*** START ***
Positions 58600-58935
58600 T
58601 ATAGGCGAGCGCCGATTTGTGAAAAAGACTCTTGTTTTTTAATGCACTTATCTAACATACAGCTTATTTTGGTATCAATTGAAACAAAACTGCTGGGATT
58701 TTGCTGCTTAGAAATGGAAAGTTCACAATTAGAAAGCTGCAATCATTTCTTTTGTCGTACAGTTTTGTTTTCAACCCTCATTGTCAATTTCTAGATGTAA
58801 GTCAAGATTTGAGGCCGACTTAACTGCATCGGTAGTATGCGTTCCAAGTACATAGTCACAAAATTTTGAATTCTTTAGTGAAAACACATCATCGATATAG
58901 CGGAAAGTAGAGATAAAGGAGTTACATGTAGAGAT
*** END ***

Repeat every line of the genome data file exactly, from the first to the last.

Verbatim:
Positions 58600-58935
58600 T
58601 ATAGGCGAGCGCCGATTTGTGAAAAAGACTCTTGTTTTTTAATGCACTTATCTAACATACAGCTTATTTTGGTATCAATTGAAACAAAACTGCTGGGATT
58701 TTGCTGCTTAGAAATGGAAAGTTCACAATTAGAAAGCTGCAATCATTTCTTTTGTCGTACAGTTTTGTTTTCAACCCTCATTGTCAATTTCTAGATGTAA
58801 GTCAAGATTTGAGGCCGACTTAACTGCATCGGTAGTATGCGTTCCAAGTACATAGTCACAAAATTTTGAATTCTTTAGTGAAAACACATCATCGATATAG
58901 CGGAAAGTAGAGATAAAGGAGTTACATGTAGAGAT